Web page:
1 copy of the Blogging Response Evaluation Rubric
Smartboard and computer access

For each group of four students:
• Lamp/150-W bulb
• Stop watch
• 2 digital thermometers
• Cardboard strips
• 2 250 mL beakers
• Water, 250 mL
• Soil, 250 mL

Prior Knowledge – Students know how to read a thermometer, stop watch and levels in a beaker.
Focus Question: Do you think sand or water will heat up faster under the heat lamp?
Warm - up: After students have collected their materials, I will lead a class discussion based on the following questions:
• Have you ever walked barefoot on the beach on a hot day?
• What was the temperature of the sand like?
• When you reached the water, how did it feel by comparison to the hot sand?
• If you walked barefoot on the beach after dark, which felt warmer, the sand or the water?
• Do you think all solid material heats up as fast as sand? For example, think of gravel, crushed stone, or different types of soil.

Mrs. McAllister said...

Second Section of Lesson Plan
Rebekah McAllister

Day 1: Students will brainstorm ways they might investigate how equal volumes of soil and water heat and cool. I will ask a few groups to share their ideas with the class. After going over the agreed upon procedure, students will complete questions one and two on Student Sheet 3.1a and proceed with the inquiry. Any questions the students have will be addressed prior to performing the lab.

Day 2: After completing the inquiry, groups will make a line graph: one for the soil data and one for water data (red line for heating and blue line for cooling.) After going over the process of labeling and making a scatter plot graph, I will model graphing using an example set of data on the Smartboard. After the students have graphed their data, they will draw a line down the graph to divide night and day. I will facilitate a group discussion during the analysis of the heating and cooling graphs. Students will identify when sunset occurred (turning off the light.) For homework, they will complete the article questions on their class blog, (Reading: The Source of the Earth’s Heat and Student Sheet 3.1b.)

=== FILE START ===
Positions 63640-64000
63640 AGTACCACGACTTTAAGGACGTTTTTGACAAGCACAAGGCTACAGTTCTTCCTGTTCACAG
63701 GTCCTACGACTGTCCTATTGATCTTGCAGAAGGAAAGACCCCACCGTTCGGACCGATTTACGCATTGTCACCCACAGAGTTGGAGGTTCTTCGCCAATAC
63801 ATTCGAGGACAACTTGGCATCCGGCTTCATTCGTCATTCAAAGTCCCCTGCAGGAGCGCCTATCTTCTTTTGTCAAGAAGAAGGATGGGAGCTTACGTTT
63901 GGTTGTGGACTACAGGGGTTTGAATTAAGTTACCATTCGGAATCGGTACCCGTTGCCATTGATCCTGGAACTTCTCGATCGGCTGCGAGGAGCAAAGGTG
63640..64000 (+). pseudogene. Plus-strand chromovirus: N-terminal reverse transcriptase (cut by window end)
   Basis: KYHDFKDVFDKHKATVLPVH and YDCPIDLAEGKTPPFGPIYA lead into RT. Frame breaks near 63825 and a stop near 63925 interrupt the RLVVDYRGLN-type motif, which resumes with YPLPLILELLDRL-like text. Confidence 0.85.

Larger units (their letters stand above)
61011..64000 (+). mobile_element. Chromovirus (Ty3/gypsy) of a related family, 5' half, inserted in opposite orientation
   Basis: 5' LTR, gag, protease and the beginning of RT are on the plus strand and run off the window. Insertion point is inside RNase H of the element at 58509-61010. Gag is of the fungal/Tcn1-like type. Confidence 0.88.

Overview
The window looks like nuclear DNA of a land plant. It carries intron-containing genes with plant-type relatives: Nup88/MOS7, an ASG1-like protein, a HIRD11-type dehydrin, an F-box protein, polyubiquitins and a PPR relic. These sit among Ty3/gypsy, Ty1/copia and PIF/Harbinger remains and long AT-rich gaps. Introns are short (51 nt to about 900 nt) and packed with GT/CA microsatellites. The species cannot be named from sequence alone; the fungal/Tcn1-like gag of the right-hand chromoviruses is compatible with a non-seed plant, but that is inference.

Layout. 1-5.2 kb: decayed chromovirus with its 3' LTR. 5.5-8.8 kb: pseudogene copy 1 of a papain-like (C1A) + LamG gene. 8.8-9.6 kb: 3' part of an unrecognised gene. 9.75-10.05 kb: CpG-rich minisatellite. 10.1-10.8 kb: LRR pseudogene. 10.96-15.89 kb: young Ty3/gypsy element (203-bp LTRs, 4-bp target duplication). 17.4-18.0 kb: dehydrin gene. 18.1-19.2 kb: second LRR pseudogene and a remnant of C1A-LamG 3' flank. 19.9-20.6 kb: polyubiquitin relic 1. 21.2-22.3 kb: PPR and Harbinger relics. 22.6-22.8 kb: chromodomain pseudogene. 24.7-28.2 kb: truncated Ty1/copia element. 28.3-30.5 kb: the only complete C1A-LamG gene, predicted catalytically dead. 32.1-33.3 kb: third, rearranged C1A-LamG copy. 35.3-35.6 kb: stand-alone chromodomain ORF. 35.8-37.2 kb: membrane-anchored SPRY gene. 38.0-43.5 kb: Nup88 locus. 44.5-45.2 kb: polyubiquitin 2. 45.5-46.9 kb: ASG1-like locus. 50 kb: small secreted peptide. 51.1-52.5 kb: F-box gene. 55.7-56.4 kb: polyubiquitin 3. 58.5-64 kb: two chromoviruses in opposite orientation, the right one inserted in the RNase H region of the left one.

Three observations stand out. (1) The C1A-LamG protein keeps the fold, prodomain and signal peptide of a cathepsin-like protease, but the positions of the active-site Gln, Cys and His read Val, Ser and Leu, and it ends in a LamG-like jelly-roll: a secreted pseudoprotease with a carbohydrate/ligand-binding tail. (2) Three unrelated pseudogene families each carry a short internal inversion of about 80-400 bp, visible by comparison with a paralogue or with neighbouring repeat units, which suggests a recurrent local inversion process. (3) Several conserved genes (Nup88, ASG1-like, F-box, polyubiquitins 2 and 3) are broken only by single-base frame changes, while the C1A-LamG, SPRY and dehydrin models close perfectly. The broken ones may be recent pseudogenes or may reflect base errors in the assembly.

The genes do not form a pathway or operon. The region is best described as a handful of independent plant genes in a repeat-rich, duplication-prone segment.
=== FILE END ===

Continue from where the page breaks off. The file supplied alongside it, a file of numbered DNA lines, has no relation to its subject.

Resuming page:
Day 3: In the computer lab, students will complete the reflection questions and write a reflective paragraph using the Blogging Response Evaluation Rubric on what they learned during the lab as well as share any errors that might have occurred and post on the blog. After all comments have been posted, students will read the reflective paragraphs of their peers and participate in a class discussion that ensures all students are aware that different substances absorb and retain the sun’s energy at different rates which causes uneven heating of the surface of the Earth.

Day 4: Students will write a formal lab report using a graphic organizer graded according to the requirements of the Science/Math Integrated Project Rubric. Students will have the ability to submit the lab report early to check for errors prior to due date.

I will assess student learning based on student’s answers to class discussion questions, correct completion of the 3.1a Student Sheet, graphing of soil & water temperature differences, the appropriate answers to the reflection questions on the blog using the Response Rubric, the formal lab report and the homework assignment.

Reflection Questions for Blog:
Based on your data, what conclusion can you make about the heating and cooling of soil and water? Explain.

How do you think the temperature of the ocean compares with the temperature of the land nearby? Explain how the oceans absorb and hold heat.

Explain why concrete feels hot under your feet in early summer while water in the pool nearby feels cold.

Mrs. McAllister said...

Rebekah McAllister
Comments on Deliverable #2

In order to incorporate an Edublog into an existing lesson, I chose an Earth science lab that I felt needed more student interaction.